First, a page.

Obese adolescents may benefit gastric bypass surgery
Sometimes being overweight as a child turns a person into a fitness buff as an adult. Jennifer Hudson wore a size 16 as a teenager, but through diet and exercise lost 80 pounds. Superfit Superman star Henry Cavill says "Fat Cavill" was his nickname as a kid. And in school, Kate Winslet says she was nicknamed "Blubber." But not every obese or overweight kid finds a way to slim down and shape up.
Obesity affects 17% of all children and adolescents in the U.S. Add overweight stats to the mix and, according to the National Institutes of Health, 32% of U.S. children are at risk for excess-weight-related problems such as premature heart disease, depression and diabetes.
What can be done? As a nation -- and in every family -- we have to offer kids support so they can enjoy an active life and access to healthy food. For kids who can't escape their weight-related challenges, it may be smart to consider gastric bypass.
One recent study looked at the effect of Roux-en-Y gastric bypass on adolescents and found that compared with adults, although relative weight loss was similar for both groups, the surgery was associated with higher remission rates of diabetes and high blood pressure for the youngsters.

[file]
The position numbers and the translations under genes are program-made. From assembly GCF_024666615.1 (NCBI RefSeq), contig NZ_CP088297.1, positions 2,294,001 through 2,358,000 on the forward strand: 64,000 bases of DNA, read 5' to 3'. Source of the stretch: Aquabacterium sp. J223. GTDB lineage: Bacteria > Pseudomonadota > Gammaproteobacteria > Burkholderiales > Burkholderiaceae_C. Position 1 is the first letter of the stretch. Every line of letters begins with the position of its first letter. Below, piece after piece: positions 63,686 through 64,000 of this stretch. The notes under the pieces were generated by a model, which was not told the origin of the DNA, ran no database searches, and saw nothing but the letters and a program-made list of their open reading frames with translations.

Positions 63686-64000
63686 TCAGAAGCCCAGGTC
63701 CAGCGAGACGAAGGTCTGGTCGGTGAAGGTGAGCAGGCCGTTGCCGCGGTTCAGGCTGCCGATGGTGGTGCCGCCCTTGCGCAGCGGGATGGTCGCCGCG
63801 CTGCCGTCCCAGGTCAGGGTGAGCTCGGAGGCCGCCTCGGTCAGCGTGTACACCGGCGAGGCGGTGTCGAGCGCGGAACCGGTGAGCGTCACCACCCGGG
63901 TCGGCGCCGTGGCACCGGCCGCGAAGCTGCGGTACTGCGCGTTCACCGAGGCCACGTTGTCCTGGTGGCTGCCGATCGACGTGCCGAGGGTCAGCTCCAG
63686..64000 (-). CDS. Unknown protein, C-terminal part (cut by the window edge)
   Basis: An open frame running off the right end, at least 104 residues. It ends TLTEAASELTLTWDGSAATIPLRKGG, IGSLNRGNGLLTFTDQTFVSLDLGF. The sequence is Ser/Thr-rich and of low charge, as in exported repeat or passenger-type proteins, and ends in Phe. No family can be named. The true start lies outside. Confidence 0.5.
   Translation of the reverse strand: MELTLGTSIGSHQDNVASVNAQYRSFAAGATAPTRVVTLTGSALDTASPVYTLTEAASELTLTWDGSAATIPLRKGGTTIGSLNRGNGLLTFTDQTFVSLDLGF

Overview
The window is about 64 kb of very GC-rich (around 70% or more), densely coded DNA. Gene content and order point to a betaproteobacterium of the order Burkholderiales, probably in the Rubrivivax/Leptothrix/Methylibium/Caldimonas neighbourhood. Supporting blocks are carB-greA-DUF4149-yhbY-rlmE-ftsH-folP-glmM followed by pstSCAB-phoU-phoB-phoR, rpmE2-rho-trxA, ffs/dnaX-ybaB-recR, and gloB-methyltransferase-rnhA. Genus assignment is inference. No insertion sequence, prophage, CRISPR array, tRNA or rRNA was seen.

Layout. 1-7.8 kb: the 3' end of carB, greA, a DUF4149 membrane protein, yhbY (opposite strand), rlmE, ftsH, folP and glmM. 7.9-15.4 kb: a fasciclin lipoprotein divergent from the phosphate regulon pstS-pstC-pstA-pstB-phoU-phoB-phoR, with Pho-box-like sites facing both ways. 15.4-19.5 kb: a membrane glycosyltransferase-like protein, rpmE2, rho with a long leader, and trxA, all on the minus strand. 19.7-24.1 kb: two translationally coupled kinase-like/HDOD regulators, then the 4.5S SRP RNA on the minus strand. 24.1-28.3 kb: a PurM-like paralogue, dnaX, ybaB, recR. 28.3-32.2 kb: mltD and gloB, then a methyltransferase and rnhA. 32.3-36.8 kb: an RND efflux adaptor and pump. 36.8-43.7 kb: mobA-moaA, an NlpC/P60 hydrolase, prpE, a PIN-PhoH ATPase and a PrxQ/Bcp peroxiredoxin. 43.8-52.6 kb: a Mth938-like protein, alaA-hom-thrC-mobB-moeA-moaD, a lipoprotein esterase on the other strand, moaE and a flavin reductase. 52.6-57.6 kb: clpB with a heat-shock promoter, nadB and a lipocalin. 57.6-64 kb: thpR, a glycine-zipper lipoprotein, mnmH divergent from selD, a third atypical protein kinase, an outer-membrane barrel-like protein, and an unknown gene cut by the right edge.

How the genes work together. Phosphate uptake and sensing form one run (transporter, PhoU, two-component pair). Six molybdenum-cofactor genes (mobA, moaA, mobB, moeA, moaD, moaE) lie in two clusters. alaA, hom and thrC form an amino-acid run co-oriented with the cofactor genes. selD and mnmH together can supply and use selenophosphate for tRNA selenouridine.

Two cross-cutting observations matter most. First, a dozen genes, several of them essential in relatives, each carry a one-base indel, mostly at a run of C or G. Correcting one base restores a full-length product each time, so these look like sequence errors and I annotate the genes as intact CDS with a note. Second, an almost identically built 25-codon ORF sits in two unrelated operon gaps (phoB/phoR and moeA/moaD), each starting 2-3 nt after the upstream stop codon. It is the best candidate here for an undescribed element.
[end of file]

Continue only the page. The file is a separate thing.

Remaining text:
So if your teen is obese and his or her weight-loss efforts have not succeeded, talk to your doc about the possible benefits and risks of gastric bypass surgery. While it requires consistent and enduring lifestyle changes, it may be your child's best chance for a healthy future that avoids obesity-related, life-shortening conditions.
Mehmet Oz, M.D. is host of "The Dr. Oz Show," and Mike Roizen, M.D. is Chief Wellness Officer and Chair of Wellness Institute at Cleveland Clinic. To live your healthiest, tune into "The Dr. Oz Show" or visit www.sharecare.com.
(c) 2019 Michael Roizen, M.D. and Mehmet Oz, M.D.
Distributed by King Features Syndicate, Inc.(c) 2019 Michael Roizen, M.D. and Mehmet Oz, M.D. Distributed by King Features Syndicate, Inc.